What Cars Are Rebadged & Sold in the U.S.?


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When you visualize your dream vehicle, what comes to mind? Maybe it’s a Ford Mustang, Chevy Camaro or other iconic sports car.

What most don’t know is their favorite car might be a rebadged version of a similar model. What is rebadging, and where can you find these cars in the U.S.?

What is Rebadging?

Rebadging, also called badge engineering, is a practice where manufacturers slap their branding on an existing product, rather than build one from scratch. Businesses do this to meet market needs and bolster sales.

This practice might be as simple as swapping out the logo. Some jobs, however, require optimizations ⁠— though they’re purely cosmetic.

Badge engineering happens more often than people think, especially between sister brands. Consider the Ford Crown Victoria, Lincoln Towncar and Mercury Marquis — they’re all the same car under different brands.

Your favorite make and model might be a badge-engineered option from another manufacturer. Let’s take a peek at some of the most common cars that have been rebadged in the U.S.

Commonly Rebadged Models in the U.S.

Where can you find rebadged cars in the US? What cars are twins or triplets?

If you’re a fan of the fifth-generation Pontiac GTO, which came out between 2004 and 2006, you actually like the rebadged Holden Monaro. Pontiac didn’t want to rework a factory to create the GTO. Instead, they took the Monaro and slapped their badge on it.

What other cars made your list? The Holden Commodore, Pontiac G8, Lumina SS, Chevy Caprice and Chevy SS are all rebadged versions of the same vehicle.

When Honda was trying to boost their standing in the US auto market, they turned to the Passport SUV. Yet this car wasn’t a Honda, not in the early years. Instead, it was a badge-engineered Izuzu Rodeo. When the Passport took off, Honda decided to make their own SUV.

Similarly, the ’90s Dodge Stealth wasn’t a Dodge at all. The company brought in Mitsubishi 3000GT’s from Japan and slapped the Dodge horns on. As a result, they made bank on Japanese engineering.

Everyone loves the Honda Accord. Yet when Honda brought the European version of the Accord to the states, they rebadged it as the Acura TSX.

The Chevy Camaro shared a chassis with the Firebird originally. In the mid-1990s, the Chrysler Conquest started as a rebadged Mitsubishi Starion. Even the Cadillac XLR is just a Chevy Corvette with different body panels.

Badge engineering happened a lot in the past. The few rebadged models that exist today tend to look dramatically different. The Toyota Highlander and Lexus RX, for example, might share a chassis and engine, but everything else is changed.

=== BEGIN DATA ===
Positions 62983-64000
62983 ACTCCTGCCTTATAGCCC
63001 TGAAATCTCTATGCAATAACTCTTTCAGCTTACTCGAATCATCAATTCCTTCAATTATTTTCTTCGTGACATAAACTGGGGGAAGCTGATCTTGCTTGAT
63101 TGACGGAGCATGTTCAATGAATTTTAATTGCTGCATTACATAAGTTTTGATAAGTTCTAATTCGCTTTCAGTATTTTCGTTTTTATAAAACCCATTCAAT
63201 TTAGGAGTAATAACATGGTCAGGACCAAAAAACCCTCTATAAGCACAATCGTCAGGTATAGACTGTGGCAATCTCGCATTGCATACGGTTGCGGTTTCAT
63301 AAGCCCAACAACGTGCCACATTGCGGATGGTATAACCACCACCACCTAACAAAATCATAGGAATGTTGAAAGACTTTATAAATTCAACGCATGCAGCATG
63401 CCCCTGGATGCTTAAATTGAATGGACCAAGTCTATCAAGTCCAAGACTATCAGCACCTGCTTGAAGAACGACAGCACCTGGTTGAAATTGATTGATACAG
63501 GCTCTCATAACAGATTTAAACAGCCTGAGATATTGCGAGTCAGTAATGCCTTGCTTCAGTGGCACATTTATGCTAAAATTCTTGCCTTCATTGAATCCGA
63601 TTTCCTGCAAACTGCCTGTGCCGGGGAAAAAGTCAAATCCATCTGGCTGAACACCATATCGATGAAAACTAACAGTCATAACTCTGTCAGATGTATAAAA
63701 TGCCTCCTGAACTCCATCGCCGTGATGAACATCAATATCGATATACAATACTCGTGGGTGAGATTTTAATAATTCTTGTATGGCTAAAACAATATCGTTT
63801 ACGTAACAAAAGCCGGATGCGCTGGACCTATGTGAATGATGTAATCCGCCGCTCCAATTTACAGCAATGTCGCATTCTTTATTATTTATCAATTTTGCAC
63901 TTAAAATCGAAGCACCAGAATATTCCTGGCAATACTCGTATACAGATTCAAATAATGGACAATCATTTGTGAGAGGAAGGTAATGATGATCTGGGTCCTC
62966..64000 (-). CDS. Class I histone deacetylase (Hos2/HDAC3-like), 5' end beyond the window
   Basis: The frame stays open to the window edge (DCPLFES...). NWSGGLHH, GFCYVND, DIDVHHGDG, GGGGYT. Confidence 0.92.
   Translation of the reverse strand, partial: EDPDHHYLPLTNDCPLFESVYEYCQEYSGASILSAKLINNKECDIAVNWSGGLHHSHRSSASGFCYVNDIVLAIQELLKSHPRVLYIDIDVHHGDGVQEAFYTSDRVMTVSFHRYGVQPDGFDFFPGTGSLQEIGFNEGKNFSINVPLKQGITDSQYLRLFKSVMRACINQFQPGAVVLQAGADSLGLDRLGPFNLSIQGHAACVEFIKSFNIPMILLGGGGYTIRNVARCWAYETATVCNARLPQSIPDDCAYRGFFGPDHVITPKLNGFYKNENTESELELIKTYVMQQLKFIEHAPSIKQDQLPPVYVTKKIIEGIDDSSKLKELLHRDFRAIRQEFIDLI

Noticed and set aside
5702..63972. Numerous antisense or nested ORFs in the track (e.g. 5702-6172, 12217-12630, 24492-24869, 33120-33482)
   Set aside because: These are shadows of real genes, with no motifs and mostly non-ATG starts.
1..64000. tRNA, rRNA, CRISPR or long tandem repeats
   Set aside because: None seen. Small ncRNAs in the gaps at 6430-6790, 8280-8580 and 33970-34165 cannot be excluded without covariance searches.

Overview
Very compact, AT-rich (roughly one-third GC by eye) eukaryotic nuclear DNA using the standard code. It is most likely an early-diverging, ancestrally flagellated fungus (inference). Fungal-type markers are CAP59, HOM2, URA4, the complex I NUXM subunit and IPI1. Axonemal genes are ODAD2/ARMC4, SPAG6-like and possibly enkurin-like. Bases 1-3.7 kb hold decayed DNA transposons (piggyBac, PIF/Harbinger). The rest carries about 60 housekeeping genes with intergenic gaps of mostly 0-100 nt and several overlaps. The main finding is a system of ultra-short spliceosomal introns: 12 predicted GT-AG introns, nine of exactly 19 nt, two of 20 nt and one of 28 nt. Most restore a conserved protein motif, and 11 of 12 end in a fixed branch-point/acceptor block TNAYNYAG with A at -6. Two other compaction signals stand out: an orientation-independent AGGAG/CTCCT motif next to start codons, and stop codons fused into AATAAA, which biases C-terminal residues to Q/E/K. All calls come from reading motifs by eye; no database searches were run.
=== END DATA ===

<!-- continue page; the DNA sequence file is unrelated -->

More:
When Rebadging Goes Wrong

When you hear Alfa Romeo, you probably think the height of luxury. Yet that wasn’t always the case, especially when the brand tried badge engineering. While struggling to stay afloat, the Alfa chose to repackage the Renault Dauphine, a rear-engine vehicle with 32 horsepower. In Italy, consumers considered it a practical sedan. Elsewhere, not so much. The last survivor of this car sold at auction for a measly $5,386.

By the late ’80s, both Ford and General Motors reached out to South Korean automakers for penalty box models. GM chose the Daewoo for the Pontiac LeMans. In 2002, Chevy — which is owned by GM — released its version of the Daewoo called the Aveo. The model was phased out shortly after, in 2011.

The Yugo GV was a rebadged version of a model that was already badge-engineered. Confused yet? 1987 saw the U.S. launch of the Serbian Zastava Koral, a variant of the Fiat 127 from 1971. In 1992, the Yugo left the U.S. and became a European hit. In fact, it remained in production until 2008.

Badge engineering doesn’t always work out favorably for manufacturers. However, reliable rebranded models are an excellent choice for car buyers.

Looking for a Car? Consider a Rebadged Model

Rebadging has been part of the automotive industry for decades. Initially, it was something manufacturers did to get more models on the road. They also used the practice to test new vehicles before setting up shop.

Today, there isn’t much call for this trend, though you’ll occasionally find a rebadged option.

Are you looking for a vehicle? In 2019, average new car prices were up nearly 4% year-over-year. To save money, ask dealers what cars have been rebadged. Check out less popular brands, such as a Saturn Aura instead of a Chevy Malibu or a Chrysler Town and Country instead of a Dodge Caravan. This trick won’t always work, especially if you have specific tastes. However, it can be a useful tool for those hunting down a new daily driver.

Don’t need a new car? No worries! Rebadging is still an exciting concept with fascinating origins. Learn about more tricks manufacturers use to boost sales.

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